Sunday, December 1, 2019


What could reflect the joy and terror of families better than a wedding, especially after a few gargles have been downed? It was only during the penning of my last piece I realised how little these pages have featured Oysterband, possibly the band I have seen live the most, from a small folk club gig in about 1986, to a classy arts centre last month, by way of myriad gigs and festivals in between. Yup, I love this band, even if I occasionally don't, citing enough is enough, they then pulling some trick or other to haul me back. Bastards!

Anyway, this song comes from their 1983 record Holy Bandits, and is a glorious amalgam of Fisherman's Blues era Waterboys and the thrash folk-punk of the Levellers, back-filtered with a bit of a lick and a polish: at the time the Oysterband were described as "like the Levellers after a good wash", a somewhat back handed compliment to either band. Still a staple in their live shows, it reflects the more boisterous part of their repertoire and acts as ballast against some of the more thoughtful material. It is a glorious hooley.  As anyone who has been to lots of weddings can confirm, and I have had three of my own, the combination of booze and bonhomie can bring out the best and worst of individuals thrown together by dint of circumstance. If the adage is that you can choose your friends, but never your family, so too you can choose your spouse, but as with your own, the family comes gratis. And how often has the proud son of Mr Oil met with the beautiful daughter of Mr Water? The nuptials of the Petrol family with the family Flames come also to mind. (Mind you, it can and does work the other way too, my first wife and I always saying we could never divorce because of the parents, as in them getting on so well. Until, um, we did.)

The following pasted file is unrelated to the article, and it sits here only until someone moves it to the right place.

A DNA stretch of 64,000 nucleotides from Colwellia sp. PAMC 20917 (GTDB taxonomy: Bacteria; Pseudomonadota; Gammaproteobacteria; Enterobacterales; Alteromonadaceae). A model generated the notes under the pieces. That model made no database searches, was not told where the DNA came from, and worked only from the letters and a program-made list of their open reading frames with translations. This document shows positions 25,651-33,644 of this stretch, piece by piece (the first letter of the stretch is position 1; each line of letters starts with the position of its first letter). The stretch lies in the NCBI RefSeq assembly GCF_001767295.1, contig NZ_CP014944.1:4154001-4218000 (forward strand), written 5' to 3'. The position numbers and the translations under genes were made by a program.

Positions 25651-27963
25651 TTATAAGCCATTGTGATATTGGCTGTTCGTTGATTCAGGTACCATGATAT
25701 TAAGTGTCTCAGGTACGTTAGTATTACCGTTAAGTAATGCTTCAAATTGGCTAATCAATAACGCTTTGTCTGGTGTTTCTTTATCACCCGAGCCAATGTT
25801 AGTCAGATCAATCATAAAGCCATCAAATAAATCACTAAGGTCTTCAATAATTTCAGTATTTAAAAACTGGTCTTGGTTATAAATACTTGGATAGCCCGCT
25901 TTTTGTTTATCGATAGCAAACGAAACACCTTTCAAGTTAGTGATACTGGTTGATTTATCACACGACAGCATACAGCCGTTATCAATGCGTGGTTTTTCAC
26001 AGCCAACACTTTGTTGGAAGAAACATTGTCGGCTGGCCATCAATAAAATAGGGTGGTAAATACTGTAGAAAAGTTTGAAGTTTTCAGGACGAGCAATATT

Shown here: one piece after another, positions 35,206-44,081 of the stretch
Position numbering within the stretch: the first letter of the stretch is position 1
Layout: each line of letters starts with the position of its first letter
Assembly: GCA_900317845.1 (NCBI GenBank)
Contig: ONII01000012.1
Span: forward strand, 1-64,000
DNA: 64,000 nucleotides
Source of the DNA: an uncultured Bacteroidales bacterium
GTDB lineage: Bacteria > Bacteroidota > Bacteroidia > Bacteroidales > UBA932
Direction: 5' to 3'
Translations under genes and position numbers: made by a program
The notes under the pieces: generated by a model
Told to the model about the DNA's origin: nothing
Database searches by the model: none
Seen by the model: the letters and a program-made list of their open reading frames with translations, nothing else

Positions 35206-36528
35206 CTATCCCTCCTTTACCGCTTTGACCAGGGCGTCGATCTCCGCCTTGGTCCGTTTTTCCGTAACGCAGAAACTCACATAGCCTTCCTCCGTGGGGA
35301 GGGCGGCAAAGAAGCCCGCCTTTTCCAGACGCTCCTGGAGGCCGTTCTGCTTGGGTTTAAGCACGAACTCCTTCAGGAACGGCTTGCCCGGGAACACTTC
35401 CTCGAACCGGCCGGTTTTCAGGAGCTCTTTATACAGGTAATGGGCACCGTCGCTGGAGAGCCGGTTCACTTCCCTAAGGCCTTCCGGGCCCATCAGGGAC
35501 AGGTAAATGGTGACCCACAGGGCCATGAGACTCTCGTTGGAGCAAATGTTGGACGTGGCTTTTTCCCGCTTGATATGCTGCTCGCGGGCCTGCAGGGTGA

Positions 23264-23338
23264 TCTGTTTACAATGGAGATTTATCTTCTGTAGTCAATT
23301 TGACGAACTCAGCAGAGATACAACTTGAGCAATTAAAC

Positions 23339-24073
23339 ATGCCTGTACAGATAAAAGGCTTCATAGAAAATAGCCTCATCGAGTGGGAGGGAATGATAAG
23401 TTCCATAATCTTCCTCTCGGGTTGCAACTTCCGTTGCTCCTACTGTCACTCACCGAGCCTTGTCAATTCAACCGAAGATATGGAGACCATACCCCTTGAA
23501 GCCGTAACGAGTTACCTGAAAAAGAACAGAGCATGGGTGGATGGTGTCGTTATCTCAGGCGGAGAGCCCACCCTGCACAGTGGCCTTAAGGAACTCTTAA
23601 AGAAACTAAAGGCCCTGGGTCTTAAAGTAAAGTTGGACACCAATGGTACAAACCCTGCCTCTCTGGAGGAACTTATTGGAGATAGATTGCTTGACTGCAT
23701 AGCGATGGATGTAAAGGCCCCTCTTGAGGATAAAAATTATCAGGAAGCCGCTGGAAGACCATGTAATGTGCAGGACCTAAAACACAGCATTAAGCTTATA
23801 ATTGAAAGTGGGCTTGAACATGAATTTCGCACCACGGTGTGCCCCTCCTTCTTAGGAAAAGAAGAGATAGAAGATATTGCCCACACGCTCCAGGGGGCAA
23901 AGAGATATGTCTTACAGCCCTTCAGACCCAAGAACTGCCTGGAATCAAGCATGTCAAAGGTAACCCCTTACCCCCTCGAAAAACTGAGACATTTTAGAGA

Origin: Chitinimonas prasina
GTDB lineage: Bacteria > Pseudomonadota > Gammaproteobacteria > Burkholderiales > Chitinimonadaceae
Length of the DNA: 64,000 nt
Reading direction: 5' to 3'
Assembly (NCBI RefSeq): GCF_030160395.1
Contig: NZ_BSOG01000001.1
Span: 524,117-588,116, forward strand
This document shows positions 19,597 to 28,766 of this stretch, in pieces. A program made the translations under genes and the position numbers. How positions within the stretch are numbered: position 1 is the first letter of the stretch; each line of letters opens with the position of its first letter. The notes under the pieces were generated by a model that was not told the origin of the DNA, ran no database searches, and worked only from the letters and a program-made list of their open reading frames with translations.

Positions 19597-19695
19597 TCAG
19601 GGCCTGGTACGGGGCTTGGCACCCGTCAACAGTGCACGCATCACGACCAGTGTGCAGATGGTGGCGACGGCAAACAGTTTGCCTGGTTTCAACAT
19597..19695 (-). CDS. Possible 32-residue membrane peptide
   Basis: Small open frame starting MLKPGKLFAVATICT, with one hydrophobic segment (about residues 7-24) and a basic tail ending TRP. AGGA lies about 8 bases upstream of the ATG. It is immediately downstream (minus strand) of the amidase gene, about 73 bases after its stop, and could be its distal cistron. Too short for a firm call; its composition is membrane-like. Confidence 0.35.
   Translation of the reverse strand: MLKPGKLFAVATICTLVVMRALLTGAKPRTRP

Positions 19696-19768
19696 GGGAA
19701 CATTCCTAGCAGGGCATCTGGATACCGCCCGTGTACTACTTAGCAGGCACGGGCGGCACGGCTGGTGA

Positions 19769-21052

"do you take this woman? 
 said yes I do 
I love her like crazy
and I think she loves me too 
but we'll do without the family 
if it's all the same to you 
happy ever after 

your mother is a flake 
my father's full of shite 
your sister says you married me 
in white just for spite 
well a party's not a party 
till it ends up in a fight 
happy ever after 

and there was my lot and your lot 
and us two in between 
this is the last time I get married 
this is the last time I get married

my brother's never short 
of a substance to abuse 
rum & glue & Thunderbird 
& wizz & Special Brew 
any minute now he'll show us 
all of his tattoos 
happy ever after 

nephews are obnoxious
nieces are too tall 
a dozen drunken uncles 
are pissing up the wall 
grandad is grinning 
but there's no one home at all 
happy ever after

for richer, for poorer, 
for better or for worse 
now we are married, a blessing or a curse 
kiss me & don't forget 
what you see is what you get

and the best man is the worst man, 
the best man is a beast 
underneath the table 
with the sister of the priest 
the way he's going at it 
she is probably deceased 
happy ever after 

granny's on the brandy
getting bleary-eyed 
guys I went to school with 
want to see me outside 
someone's pulled the bridesmaid 
anyone seen the bride? 
happy ever after

and there was my lot and your lot 
and us two in between 
this is the last time I get married 
this is the last time I get married "

I also feature (above) a video of this song, from barely two years ago, band, and audience for that matter, despite english being their second language, clearly still revelling in the song, as well showing the curiosity of melodeon, cello and fiddle in a six piece rock band. (OK, folk-rock band.) Together (below) with an example of the 'more thoughtful material' alluded to above, and probably the song, 'London City', they sing after leaving the stage following the featured, their traditional closer and encore for many a long year. And, in their 41st year, hopefully still to come.

Whet your thirst!

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